Arab Spring"Ash-sha`b yurid isqat an-nizam" Events by country Notable peopleAlgeria: Abdelaziz Bouteflika • Bahrain: Hamad bin Isa Al Khalifa – Hasan Mushaima – Ali Salman – Ali Jawad al-Sheikh • Egypt: Hosni Mubarak – Omar Suleiman – Wael Ghonim – Khaled Mohamed Saeed – Gigi Ibrahim – Essam Sharaf • Mohamed ElBaradei – Jordan: King Abdullah II – Marouf al-Bakhit – Samir Rifai • Morocco: Mohammed VI – Abbas El Fassi • Libya: Muammar Gaddafi – Saif al-Islam Gaddafi – Mustafa Abdul Jalil – Mahmoud Jibril – Mohammed Nabbous • Saudi Arabia: Manal al-Sharif • Sudan: Hassan al-Turabi • Syria: Bashar al-Assad – Riad Seif – Hamza Ali Al-Khateeb • Tunisia: Zine El Abidine Ben Ali – Mohamed Bouazizi • Yemen: Ali Abdullah Saleh – Abd al-Rab Mansur al-Hadi – Tawakel Karman – Abdul Majeed al-Zindani – Ali Mohsen al-Ahmar – Sadiq al-Ahmar GroupsBahrain: Al Wefaq • Egypt: April 6 Youth Movement – Kefaya – Muslim Brotherhood – National Association for Change – National Democratic Party – Revolutionary Socialists • Libya: National Liberation Army – National Transitional Council • Saudi Arabia: Umma Islamic Party • Syria: Free Syrian Army – Hizb ut-Tahrir – National Council of Syria • Tunisia: Constitutional Democratic Rally • Western Sahara: Polisario Front • Yemen: Alliance of Yemeni Tribes – Al-Islah – Hashid ImpactOccupy movement • Albania • Armenia • Azerbaijan • Belarus • Burkina Faso • Croatia • Djibouti • Georgia • Greece • India • Iran • Iraqi Kurdistan • Maldives • Mexico • People's Republic of China • Portugal • Spain • Turkey • United Kingdom • United States (2011 Wisconsin protests, Occupy Wall Street) International reactionsUnited Nations Security Council Resolution 1970 • United Nations Security Council Resolution 1973 • United Nations Security Council Resolution 2009 • United Nations Security Council Resolution 2014 Anti-government protests in the 21st century Revolutions
OtherGlobal protestsArab Spring
- Algerian protests (2010–2011)
- Djiboutian protests (2011)
- Israeli border demonstrations (2011)
- Iraqi protests (2011)
- Jordanian protests (2011)
- Lebanese protests (2011)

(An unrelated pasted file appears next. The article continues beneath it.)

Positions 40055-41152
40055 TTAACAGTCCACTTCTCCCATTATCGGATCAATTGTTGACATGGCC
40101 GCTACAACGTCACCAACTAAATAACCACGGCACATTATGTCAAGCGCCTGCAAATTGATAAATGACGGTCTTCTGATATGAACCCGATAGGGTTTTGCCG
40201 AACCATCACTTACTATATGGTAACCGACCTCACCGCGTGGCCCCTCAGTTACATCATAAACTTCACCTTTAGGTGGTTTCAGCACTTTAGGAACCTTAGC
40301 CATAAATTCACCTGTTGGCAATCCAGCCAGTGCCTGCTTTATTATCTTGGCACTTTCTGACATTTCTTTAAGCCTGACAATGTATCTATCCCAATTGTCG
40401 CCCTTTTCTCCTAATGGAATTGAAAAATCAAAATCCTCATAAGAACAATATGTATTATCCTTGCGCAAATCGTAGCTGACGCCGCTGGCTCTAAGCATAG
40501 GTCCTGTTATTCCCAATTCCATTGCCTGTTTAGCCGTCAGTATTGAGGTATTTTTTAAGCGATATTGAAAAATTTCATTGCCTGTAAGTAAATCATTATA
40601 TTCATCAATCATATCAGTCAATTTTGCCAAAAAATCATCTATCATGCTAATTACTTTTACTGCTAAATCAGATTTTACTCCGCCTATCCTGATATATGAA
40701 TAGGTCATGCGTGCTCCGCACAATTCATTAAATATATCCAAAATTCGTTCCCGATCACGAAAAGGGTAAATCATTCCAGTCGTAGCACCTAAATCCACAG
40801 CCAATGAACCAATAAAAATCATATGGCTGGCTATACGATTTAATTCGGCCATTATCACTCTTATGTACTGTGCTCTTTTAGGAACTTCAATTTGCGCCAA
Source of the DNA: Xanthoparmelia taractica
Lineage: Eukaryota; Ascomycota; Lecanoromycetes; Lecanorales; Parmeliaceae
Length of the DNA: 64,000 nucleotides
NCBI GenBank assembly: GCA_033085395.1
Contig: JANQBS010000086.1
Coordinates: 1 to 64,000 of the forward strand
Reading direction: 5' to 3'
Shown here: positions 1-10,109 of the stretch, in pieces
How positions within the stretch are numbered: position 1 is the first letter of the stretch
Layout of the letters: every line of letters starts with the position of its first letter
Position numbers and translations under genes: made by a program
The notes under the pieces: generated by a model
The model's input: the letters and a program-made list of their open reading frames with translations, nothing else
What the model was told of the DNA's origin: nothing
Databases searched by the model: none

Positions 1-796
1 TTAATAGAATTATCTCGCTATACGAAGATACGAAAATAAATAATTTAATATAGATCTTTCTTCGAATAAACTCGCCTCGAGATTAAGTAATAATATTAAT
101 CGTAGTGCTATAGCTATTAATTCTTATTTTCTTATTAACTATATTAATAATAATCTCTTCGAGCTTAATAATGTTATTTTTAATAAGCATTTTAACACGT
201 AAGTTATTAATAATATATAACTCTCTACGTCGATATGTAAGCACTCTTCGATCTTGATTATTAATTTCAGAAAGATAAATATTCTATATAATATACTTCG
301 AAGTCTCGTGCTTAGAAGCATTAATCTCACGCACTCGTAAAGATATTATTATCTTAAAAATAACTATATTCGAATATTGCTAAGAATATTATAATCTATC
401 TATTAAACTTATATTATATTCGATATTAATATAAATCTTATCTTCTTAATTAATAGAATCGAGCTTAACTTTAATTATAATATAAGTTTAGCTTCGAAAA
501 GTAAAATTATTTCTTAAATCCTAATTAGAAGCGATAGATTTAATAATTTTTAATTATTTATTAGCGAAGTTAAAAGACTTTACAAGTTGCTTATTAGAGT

- Mauritanian protests (2010–2011)
- Moroccan protests (2011)
- Omani protests (2011)
- Saudi Arabian protests (2011)
- Sudanese protests (2011)
- Western Saharan protests (2011)
- Albanian opposition demonstrations (2011)
- Argentinian riots (2001)
- Armenian presidential election protests (2008)
- Armenian protests (2011)
- Azerbaijani protests (2011)
- Bolivian protests (2011)
- Burkinabé protests (2011)
- Cameroonian anti-government protests (2008)
- Canadian anti-prorogation protests (2010)
- Chilean Magellanic protests (2011)
- Chilean protests (2011)
- Chinese protests (2011)
- Croatian protests (2011)
- French civil unrest (2005)
- French pension reform strikes (2010)
- Georgian demonstrations (2007)
- Georgian protests (2011)
- Greek riots (2008)
- Greek protests (2010–2011)
- Hungarian protests (2006)
- Hong Kong democracy demonstration (2005)
- Hong Kong universal suffrage demonstration (2010)
- Hong Kong Anti-budget demonstration (2011)
- Icelandic financial crisis protests (2009)
- Indian anti-corruption movement (2011)
- Iranian election protests (2009–2010)
- Iranian protests (2011)
- Israeli reserve soldiers' protest (2006)
- Israeli housing protests (2011)
- Kurdish protests in Iraq (2011)
- Kurdish protests in Turkey (2011)
- Malaysian HINDRAF rally (2007)
- Malaysian Bersih rally (2007)
- Malaysian Bersih 2.0 rally (2011)
- Malawi protests (2011)
- Mexican protests (2011)
- Moldova civil unrest (2009)
- Nepalese democracy movement (2006)
- Portuguese protests (2011)
- Russian Dissenters March (2005–2008)
- Sahrawi protest camp at Gdeim Izik (2010)
- Catalan autonomy protest in Spain (2010)
- Spanish protests (2011)
- Tamil diaspora protests against Sri Lanka (2009)
- Tamil diaspora protests against Sri Lanka in Canada (2009)
- Turkish Republic Protests (2007)
- UK anti-austerity protests (2011)
- US Tea Party protests (2009–2010)
- US public employee protests (2011)
- Wisconsin citizen protests (2011)